This week, so quietly that I didn’t notice until it was almost over, an anniversary slipped by. The 31st of January this year marks four years since I opened my computer, set up a website and started typing.
It’s been a long time since I’ve written anything here, but that wasn’t really deliberate. Over the past couple of years, I’ve seen a lot of bloggers fall out of love with blogging, become disillusioned with the whole thing, taking “digital detoxes” that stretch on and on until their sites quietly disappear. That’s not what happened with me. Maybe it’d be a better story if it had. But the truth is much less dramatic. I was focusing elsewhere, working away on other things.
I signed with a literary agent last year. I expect if you’re here, you already know that. We spent the better part of last year working together on my first book. We sliced enormous swathes from it, polished other parts until they gleamed. She showed me how to be ruthless with my edits, gently rebuking me, “Fiona, this is you trying to show how clever you are. That’s not what’s important.”
And I learned to laugh as I snipped away at the manuscript, because she was right.
She unearthed the gems of the story too, showed me how to weigh them in my fingertips, how to hold them up to the light. Four full months after we began working on the book, we were finished. It was transformed, immeasurably better than what we had started with. I had worked so hard and it had paid off. We’d spun straw into gold.
No one wanted to publish the book. That’s sort of the thing with writing, I guess. You have to start fully in the knowledge that no one might ever read it, and you have to pour your whole heart into it anyway. And that is the scariest thing. But also, eventually, it’s a comfort. Publishing is the goal, of course it is. I’d be lying to myself if I said that it wasn’t. But it’s not the purpose. Becoming a writer seems to be learning that lesson over and over, the gradual teasing apart of process and outcome until every pinprick rejection hurts a little less. That the book might never sit on a stranger’s bookshelf doesn’t make me less proud of it. It might not have hit that elusive goal, but that doesn’t make it a failure. In fact, it is my most resounding success. To work hard on something, to put a whole piece of myself into it, to produce something that I know beyond a shadow of a doubt is good, that’s the success. That was the purpose.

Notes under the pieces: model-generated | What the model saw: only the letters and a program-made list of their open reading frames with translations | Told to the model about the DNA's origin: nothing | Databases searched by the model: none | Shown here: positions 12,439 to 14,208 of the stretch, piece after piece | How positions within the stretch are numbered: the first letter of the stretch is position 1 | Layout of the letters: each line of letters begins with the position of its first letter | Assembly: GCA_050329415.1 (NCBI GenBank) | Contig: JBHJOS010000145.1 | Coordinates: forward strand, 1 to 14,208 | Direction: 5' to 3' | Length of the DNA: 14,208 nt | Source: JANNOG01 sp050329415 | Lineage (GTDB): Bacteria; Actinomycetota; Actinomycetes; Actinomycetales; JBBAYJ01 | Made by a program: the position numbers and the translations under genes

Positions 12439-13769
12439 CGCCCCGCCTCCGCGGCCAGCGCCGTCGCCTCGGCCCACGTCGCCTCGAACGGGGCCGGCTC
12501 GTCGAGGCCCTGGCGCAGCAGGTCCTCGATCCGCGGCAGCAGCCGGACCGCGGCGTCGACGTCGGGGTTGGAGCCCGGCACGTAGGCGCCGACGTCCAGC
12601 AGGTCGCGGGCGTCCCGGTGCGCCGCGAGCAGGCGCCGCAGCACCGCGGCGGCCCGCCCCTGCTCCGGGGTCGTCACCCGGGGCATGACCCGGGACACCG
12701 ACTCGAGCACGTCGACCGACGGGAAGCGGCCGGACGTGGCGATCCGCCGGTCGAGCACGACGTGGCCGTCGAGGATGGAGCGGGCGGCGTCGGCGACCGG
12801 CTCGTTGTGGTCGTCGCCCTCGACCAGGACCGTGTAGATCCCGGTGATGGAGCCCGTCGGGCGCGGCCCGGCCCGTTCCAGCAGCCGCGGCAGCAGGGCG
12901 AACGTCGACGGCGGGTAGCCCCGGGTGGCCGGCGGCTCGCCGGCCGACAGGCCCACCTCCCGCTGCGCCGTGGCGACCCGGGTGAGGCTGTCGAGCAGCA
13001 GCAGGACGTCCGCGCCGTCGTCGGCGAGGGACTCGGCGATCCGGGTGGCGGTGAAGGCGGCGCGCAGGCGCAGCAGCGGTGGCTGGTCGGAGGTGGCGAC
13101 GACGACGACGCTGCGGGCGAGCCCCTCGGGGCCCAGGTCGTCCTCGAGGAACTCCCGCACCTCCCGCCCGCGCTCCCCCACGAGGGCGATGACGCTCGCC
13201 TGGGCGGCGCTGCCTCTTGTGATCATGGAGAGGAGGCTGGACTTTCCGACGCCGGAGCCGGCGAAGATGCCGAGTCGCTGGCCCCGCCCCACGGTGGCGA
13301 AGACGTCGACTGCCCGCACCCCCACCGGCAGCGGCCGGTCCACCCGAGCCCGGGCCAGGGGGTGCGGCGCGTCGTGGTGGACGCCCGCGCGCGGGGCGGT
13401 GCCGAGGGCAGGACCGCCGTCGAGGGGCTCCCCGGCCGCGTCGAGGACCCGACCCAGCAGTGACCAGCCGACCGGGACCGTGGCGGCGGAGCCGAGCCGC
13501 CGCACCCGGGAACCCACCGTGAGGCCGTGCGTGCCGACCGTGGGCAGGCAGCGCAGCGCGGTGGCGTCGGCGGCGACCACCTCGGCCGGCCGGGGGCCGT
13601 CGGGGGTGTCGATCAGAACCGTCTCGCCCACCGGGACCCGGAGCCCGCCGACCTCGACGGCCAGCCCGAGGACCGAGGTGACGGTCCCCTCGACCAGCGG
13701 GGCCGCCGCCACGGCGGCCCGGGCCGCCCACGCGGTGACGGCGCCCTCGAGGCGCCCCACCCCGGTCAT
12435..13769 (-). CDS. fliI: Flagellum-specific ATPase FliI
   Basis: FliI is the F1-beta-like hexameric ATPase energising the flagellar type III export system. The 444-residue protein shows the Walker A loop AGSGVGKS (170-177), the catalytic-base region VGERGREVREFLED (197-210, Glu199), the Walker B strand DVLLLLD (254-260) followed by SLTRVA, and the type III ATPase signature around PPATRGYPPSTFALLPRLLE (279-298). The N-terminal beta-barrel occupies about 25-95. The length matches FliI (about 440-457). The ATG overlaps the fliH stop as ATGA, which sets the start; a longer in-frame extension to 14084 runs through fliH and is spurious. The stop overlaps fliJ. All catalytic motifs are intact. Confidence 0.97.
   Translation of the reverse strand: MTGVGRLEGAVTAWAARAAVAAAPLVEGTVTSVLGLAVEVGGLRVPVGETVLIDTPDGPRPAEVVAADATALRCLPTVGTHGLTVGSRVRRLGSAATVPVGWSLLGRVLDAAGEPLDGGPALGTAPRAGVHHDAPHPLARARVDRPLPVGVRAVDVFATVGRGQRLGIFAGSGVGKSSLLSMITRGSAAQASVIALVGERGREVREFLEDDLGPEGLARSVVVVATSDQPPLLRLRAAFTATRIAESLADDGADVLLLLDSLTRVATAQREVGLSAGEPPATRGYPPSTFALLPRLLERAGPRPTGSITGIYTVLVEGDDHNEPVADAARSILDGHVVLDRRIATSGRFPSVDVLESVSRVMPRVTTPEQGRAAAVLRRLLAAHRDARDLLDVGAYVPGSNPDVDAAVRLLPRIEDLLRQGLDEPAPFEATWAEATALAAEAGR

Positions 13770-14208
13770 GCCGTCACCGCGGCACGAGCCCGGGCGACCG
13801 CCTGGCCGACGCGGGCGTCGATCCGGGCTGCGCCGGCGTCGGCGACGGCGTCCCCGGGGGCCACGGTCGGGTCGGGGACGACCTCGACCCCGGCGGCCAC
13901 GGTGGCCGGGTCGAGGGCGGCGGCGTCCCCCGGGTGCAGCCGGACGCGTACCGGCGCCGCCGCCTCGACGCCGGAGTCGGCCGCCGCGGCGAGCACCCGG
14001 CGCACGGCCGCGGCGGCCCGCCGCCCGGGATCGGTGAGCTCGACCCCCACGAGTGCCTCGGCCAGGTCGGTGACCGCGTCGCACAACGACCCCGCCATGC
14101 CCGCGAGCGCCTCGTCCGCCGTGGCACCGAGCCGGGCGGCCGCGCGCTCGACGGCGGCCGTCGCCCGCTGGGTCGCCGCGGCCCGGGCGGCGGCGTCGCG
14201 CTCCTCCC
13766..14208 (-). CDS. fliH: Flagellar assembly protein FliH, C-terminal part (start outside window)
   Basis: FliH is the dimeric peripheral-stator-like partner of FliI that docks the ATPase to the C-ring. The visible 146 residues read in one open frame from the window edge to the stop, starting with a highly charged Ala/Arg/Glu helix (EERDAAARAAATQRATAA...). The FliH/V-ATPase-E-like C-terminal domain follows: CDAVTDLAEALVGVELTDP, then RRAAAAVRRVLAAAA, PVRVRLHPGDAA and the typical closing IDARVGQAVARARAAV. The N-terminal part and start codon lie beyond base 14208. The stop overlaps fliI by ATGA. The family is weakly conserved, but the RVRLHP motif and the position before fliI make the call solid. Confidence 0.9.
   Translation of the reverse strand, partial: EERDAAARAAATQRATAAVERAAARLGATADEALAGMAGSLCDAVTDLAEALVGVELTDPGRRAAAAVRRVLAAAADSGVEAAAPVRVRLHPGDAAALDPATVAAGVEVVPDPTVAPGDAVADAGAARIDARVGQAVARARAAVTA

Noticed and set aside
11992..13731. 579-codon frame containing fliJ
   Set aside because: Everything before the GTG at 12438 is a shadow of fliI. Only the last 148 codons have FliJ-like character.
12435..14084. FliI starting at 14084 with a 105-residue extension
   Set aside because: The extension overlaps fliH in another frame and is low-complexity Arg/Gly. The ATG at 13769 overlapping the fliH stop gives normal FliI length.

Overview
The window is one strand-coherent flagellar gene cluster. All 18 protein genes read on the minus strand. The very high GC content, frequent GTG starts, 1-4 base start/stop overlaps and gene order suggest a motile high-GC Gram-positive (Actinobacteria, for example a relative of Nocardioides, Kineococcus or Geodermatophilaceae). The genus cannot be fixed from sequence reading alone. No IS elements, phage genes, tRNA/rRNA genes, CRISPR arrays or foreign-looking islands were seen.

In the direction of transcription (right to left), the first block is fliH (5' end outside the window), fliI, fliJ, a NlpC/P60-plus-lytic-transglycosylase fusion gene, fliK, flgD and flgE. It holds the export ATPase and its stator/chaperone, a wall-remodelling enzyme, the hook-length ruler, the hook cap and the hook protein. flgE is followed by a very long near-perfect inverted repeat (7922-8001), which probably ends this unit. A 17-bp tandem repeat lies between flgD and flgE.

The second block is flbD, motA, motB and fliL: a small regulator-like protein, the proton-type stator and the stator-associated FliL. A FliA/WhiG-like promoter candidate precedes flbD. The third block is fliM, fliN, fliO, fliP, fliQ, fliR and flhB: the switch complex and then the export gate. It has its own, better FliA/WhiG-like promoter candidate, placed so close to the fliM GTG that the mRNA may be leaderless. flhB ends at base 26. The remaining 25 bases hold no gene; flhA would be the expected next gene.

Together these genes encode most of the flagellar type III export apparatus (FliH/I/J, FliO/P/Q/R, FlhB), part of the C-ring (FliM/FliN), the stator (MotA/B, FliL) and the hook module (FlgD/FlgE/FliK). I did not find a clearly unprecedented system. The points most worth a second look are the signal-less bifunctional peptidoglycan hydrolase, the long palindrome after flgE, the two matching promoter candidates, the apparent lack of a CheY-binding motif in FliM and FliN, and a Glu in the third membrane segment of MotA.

This month, we start work on the next book. We dust off our scratched knees and we try again, because writing is in me, rooted deep within my heart. I can’t help it. I write, words upon words tumbling out of me always, even when no one else sees them.
Which brings me back, in a clumsy sort of way, to the Escapologist’s Daughter. My beloved little corner of the internet. I’d apologise for the tangent, for the tangled story, the strange way I’ve gotten us here but four years in, my darlings, I suspect you’re well used to that by now.
I’ve never fallen out of love with my little website. Four years after my first post, I’m still as fond of her as ever. And I think that’s because, just like with my books, it’s all about the process. For a while, at the very beginning, I tried to become A Blogger. I was sent makeup and moisturisers and tongue scrapers, and dutifully wrote about them. I learned about SEO. I tried every single week to force myself into a blogging schedule, to schedule my tweets on the bus to my office job. I attended blogger meetups in swanky bars and dealt with the fallout when glossy, gorgeous bloggers realised that the quirky oddball that shone through my writing was actually just who I was.